- Relocation Checklist
- The Paperwork…
- Your New Home
- Everything Expat
- Before You Go
- The Preview Visit
- Your New Home
- Adaptation & Coping
- Assignment Contract
- Essential Documents
- Money & Finance
- The Moving Process
- Expat Life & Laughter
Up until now, this site has focused primarily in getting to your new location with your health, your family and your sanity intact, but has not said much about the return journey. This is a guest post from Ayesha, who currently lives in Nairobi, but who has experienced repatriation and the issues that it raises, which we will be discussing in an ongoing blog series and a section of the Basics and In the Know.
When we moved back home after three years in a foreign land, I was shocked to discover that I felt I didn’t really ‘fit in’. Some of my friends were still there, but when we got together for coffee or dinner, I found I couldn’t join in their discussions. I didn’t know what they were all talking about, what specific events had taken place in my absence, the movies, the books, the culture, the work environment, places to visit, to eat at, all had, of course, been in flux through the years. Some things were the same but many were new. Strangely, this first hit me when I realized I couldn’t share in the conversations revolving around a new TV series (Oh, how this evil machine has taken control of our lives!) I had never been an avid TV watcher, so I was surprised to find this to be my sticking point. I had never really discussed TV shows with my friends before, so why did I feel the need now?
One day, the day comes when you learn that you are going back home – whether it is the end of an assignment or you are being posted back to your country of origin, and it is amazing how many different types of reactions that news elicits. One would think that it would be good news for all. Finally time to go home, to go to the familiar, to spend time with family and friends you have been missing all this time. If this is what you have been waiting for, feel free to stop reading.
Changes have been taking place while you were away. Family and friends may have moved too in your absence, if not from the country, perhaps from the city. New roads would have been built (or broken, in some cases). New buildings may have come up or old ones taken down. Even if there have not been many changes to the landscape, the fact remains that it really isn’t so familiar any more to those who have been living in a different part of the world for a number of years.
As a friend who was moving back to her hometown in Europe once explained that her home had been in Africa for over ten years. Her children had known no other home, no other way of life. They couldn’t even imagine leaving this for anything else. But, in the end, one has to, because your or your partner’s job dictates it.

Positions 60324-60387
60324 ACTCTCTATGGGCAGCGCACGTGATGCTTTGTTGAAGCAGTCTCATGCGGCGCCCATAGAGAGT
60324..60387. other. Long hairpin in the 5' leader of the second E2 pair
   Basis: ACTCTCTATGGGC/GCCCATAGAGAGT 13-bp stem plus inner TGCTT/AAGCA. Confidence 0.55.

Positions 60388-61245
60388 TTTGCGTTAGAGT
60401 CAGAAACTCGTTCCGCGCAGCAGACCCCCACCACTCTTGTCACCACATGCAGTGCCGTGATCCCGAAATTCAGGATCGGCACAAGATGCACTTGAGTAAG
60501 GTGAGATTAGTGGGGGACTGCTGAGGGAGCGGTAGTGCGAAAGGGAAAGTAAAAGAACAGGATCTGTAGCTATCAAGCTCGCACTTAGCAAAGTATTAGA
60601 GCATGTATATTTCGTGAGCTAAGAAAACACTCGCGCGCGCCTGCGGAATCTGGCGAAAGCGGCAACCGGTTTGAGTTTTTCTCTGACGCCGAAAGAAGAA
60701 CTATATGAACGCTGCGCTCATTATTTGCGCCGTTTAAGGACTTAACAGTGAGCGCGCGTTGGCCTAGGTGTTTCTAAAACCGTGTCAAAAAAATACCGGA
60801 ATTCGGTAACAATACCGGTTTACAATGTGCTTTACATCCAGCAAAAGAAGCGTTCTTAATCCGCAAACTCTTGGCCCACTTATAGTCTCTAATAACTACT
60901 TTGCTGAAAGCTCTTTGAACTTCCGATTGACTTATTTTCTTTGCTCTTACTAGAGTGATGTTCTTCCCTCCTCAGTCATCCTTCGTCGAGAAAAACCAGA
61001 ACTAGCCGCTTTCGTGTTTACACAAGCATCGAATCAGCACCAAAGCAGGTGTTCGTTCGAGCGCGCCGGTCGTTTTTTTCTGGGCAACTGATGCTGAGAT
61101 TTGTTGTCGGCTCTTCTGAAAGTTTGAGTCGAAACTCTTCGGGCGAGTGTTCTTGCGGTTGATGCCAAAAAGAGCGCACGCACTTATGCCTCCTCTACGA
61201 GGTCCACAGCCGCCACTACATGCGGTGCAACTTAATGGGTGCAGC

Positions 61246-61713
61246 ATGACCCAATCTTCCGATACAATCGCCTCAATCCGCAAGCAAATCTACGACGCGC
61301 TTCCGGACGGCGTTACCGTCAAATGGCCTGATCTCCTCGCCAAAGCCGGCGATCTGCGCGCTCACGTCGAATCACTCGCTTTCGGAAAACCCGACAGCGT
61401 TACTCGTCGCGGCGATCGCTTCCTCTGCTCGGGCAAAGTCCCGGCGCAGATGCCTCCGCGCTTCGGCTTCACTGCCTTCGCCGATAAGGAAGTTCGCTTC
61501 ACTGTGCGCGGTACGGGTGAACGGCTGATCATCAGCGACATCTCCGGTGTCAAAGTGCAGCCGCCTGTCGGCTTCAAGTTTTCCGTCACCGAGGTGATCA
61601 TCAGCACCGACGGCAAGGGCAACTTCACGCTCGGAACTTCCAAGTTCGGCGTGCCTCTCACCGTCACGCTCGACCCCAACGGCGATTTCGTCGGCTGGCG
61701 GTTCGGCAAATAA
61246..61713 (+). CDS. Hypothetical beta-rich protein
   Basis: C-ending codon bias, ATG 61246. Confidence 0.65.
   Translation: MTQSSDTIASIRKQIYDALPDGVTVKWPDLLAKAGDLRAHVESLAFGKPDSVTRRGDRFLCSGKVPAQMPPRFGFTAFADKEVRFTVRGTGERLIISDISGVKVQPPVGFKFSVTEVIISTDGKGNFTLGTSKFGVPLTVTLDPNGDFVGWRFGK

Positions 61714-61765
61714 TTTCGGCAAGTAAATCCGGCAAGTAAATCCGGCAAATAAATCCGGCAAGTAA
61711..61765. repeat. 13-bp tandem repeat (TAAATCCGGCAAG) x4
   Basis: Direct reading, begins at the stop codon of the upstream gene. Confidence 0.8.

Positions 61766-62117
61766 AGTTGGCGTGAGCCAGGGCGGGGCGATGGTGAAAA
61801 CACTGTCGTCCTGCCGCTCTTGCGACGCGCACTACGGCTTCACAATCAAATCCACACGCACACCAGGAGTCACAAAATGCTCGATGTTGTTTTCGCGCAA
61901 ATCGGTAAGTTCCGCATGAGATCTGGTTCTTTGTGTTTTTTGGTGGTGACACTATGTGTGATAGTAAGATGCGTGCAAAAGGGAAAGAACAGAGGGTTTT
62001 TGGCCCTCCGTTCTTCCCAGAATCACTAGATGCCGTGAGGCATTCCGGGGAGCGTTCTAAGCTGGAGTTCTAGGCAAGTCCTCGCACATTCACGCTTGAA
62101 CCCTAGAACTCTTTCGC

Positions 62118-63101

Truth is that every new place you move to, if you end up living there for a considerable period of time, inevitably shapes itself into your ‘home’. You strive to make it comfortable, you decorate it with the little things you have carried with you from place to place. You make friends, you find activities for your children to take part in, you eventually have a favourite place to shop and a location for your choice cup of coffee. And then you get your marching orders and you have to re-programme yourself that this isn’t really home, it never was, it was just a stop-over. You now have to go ‘home’ and, essentially, start over. And you will. You will find a place to live there (if you don’t already have one). You will once again endeavor to make it special with some old treasures and some new. Perhaps, with photographs of your ‘homes’ and travels around the world, of your friends that still live where you’re moving from and of those that have already moved on to other adventures.
It will take a while but, one day, the new house will become your new home. Like any other place you have moved to, it takes time to adjust and find your own special niche even in your hometown. For me, the simplest solution was to find out the timings for the next episode of that TV series and make a point of sitting down and watching it regularly, until I got a hang of what it was all about; just enough to be able to take part in the next conversation relating to it. It turned out not to be just another show but a radical look at one segment of society, and sparked endless discussions.
(Note to self: next time I move back home, I make sure I know what’s playing on TV before I reach there! It’s easy now, thanks to the World Wide Web.)
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